|Year : 2020 | Volume
| Issue : 2 | Page : 51-56
Acute abdomen in patients above 60 years
Ihsan Ali Mohammed, Harith Fakhri Shakir, Hayder Sabah Al-Kawaz
Iraqi Ministry of Health, Al-Yarmouk Teaching Hospital, Baghdad, Iraq
|Date of Submission||21-Apr-2020|
|Date of Decision||21-May-2020|
|Date of Acceptance||20-Jun-2020|
|Date of Web Publication||6-Jul-2023|
Dr. Ihsan Ali Mohammed
Emergency Department, Al-Yarmouk Teaching Hospital, Baghdad
Source of Support: None, Conflict of Interest: None
Background: Acute abdomen is the medical term used for pain in the abdomen that usually comes on suddenly and is so severe that a person may seek emergency treatment; it can signal a variety of more serious conditions, some of which require immediate medical care and or surgery. Aim of the Study: The aim of this study was to evaluate the causes of nontraumatic acute abdomen and their presentation in elderly patients within the Emergency Department at Al-Yarmouk Teaching Hospital and their correlation to the final diagnosis and outcome. Patients and Methods: A descriptive study was conducted on 121 elderly patients aged 60 years and above, complaining of acute abdominal pain (traumatic cases were excluded and unknown patients fate), presented to the emergency unit of Al-Yarmouk Teaching Hospital. The study was done for a period of 13 months (February 1, 2015, till April 1, 2016). The data were collected by interviewing questionnaire, reviewing of records, taking some measurements, and physical examinations. Data were analyzed using the SPSS program version 22. Results: Patients with acute abdomen were included in the present study with a mean age of 68.4 ± 7.5 years with a female-to-male ratio of 2.1:1. The most common chief complaint was pain presented in 100 (59%) of patients, 50 patients (41%) presented with a duration of chief complaint in ≤24 h, 56.2% of the studied patients were hyperthermia, 65% were hypertensive, mean pulse rate of studied patients was 110 ± 12 beat/min, 75.3% of them had tachycardia, mean respiratory rate of studied patients was 19 ± 2/min, and 52% of them had tachypnea. The most common site of pain was right iliac fossa (24.8%), Murphy's sign was positive among 19 patients (16%), tenderness was present in 114 of the patients (94%), abdominal guarding was positive in 106 of the studied patients (88%), jaundice was observed in 27 (22%) patients, dehydration was present among 79 (65%) of studied patients, and 76 of the patients (62.8%) had elevated white blood cell. Cardiovascular diseases were the most common associated diseases (47%). Ultrasound findings of studied acute abdomen patients presented to the emergency department revealed that 26 of them (21.5%) had gallbladder abnormality, 24 (19.8%) had no specific ultrasound findings, and the X-ray finding was abnormal among 44 (36.4%). The most common diagnosis was perforated viscus for 18 (14.8%) patients. More than two-thirds (72; 59.5%) were treated surgically with mortality rate was 18 (14.8%). Conclusion: Pain was the most common complaint among the elderly with acute abdomen, and the right iliac fossa was the common site of pain. Most patients attended the hospital late (after 24 h from starting the symptoms). Perforated viscus and cholecystitis appear to be the main causes of acute abdomen among Iraqi elderly people.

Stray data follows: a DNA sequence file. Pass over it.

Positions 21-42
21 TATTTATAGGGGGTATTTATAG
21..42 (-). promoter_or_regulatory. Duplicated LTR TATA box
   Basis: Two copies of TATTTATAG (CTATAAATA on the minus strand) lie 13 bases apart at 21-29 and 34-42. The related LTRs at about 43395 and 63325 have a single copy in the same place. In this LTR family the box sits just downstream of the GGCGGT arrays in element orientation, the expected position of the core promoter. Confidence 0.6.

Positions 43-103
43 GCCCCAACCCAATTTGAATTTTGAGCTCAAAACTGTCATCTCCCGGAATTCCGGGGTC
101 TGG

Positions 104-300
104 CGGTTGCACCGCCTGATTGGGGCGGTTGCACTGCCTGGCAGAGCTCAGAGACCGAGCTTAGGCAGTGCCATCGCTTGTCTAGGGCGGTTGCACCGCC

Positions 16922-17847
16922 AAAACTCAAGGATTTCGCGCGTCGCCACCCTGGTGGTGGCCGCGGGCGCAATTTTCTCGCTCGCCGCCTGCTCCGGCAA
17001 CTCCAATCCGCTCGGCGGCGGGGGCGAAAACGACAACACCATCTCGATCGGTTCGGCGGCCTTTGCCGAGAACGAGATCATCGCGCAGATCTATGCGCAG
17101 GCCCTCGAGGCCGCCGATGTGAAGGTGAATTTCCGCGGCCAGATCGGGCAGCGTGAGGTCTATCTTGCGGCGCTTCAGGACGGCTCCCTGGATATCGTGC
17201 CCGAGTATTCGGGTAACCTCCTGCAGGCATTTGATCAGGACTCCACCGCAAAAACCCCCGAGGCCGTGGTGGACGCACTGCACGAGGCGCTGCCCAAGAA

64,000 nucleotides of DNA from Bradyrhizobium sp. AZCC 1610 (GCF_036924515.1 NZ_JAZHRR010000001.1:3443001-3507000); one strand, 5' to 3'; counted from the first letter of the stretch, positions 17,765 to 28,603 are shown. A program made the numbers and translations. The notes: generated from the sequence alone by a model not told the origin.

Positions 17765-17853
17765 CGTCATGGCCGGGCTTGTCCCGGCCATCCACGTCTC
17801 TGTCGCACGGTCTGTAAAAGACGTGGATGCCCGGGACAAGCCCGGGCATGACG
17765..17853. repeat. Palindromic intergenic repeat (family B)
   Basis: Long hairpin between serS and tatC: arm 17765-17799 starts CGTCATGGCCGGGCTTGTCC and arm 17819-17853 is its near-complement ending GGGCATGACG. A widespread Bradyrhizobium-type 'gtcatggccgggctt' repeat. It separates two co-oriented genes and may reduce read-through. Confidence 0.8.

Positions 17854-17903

Keywords: Acute abdomen, elderly, emergency department
|How to cite this article:|
Mohammed IA, Shakir HF, Al-Kawaz HS. Acute abdomen in patients above 60 years. IRAQI J COMMUNITY MED 2020;33:51-6
| Introduction|| |
Acute abdomen is the medical term used for pain in the abdomen that usually comes on suddenly and is so severe that a person may seek emergency treatment; it can signal a variety of more serious conditions, some of which require immediate medical care and/or surgery.
In the USA, abdominal pain is a chief complaint in 3%–13% of elderly patients coming to the emergency department, these patients are 6–8 times more likely to die and twice as likely to need surgery as their younger counterparts, misdiagnosis is common, ranging from 18% to 60%. In Turkish, the most common surgical indication among the elderly was acute cholecystitis (26.09%), followed by intestinal obstruction (25%). Morbidity was established at 22.8% and mortality as 15.2% with the most common cause of mortality was mesenteric vascular occlusion.
In Iraq/Bagdad Teaching Hospital, the most common cause of acute abdomen among patients above 60 was intestinal obstruction (57%), acute cholecystitis (20%), and perforated peptic ulcers (8%). Mortality was not related to age but related to the cause of acute abdomen, number of medical diseases, and time delay in performing surgery.
The mechanisms of acute abdomen in the elderly patient are not different from the ones of young adults, what differs is the large number of associated diseases and specific geriatric pathology, ischemic disorders, and diverticular disease.,,,,
The general causes of the acute abdomen may be divided into five large categories: The inflammatory causes may be divided into two subgroups: bacterial and chemical, some common examples of the bacterial causes would include acute appendicitis, diverticulitis, and some cases of pelvic inflammatory disease, an example of a chemical cause would be a perforation of a peptic ulcer, where spillage of acid gastric contents causes an intense peritoneal reaction, mechanical causes of an acute abdomen include such obstructive conditions as incarcerated hernia, postoperative adhesions, intussusceptions, malrotation of the gut with volvulus, vascular causes of AA include mesenteric arterial thrombosis or embolism, when the blood supply is cutoff necrosis of tissue results with gangrene of the bowel, neoplastic causes such as ovarian tumor, and congenital defects can produce AA (these are not included in our study).,,,,
Imaging plays a larger role in the workup of elderly patients with abdominal pain; it can be useful in detecting bowel obstruction, a dynamic ileus, nephrolithiasis, and perforation. Occasionally, gallstones may be observed, as well as late findings of mesenteric ischemia (i.e., pneumatosis intestinally). Chest X-ray (CXR) is helpful in excluding pneumonia, which is a cause of abdominal pain; it may demonstrate free intraperitoneal air under the diaphragm in patients with ruptured viscus. Abdominal ultrasonography is the initial study of choice when evaluating biliary tract disease. Computed tomography scanning plays an increasingly important role in the evaluation of elderly patients with abdominal pain, especially when the diagnosis is unclear; this imaging modality allows the identification of the site of gastrointestinal perforations and of ischemia and the determination of the most predictive signs in this diagnosis.,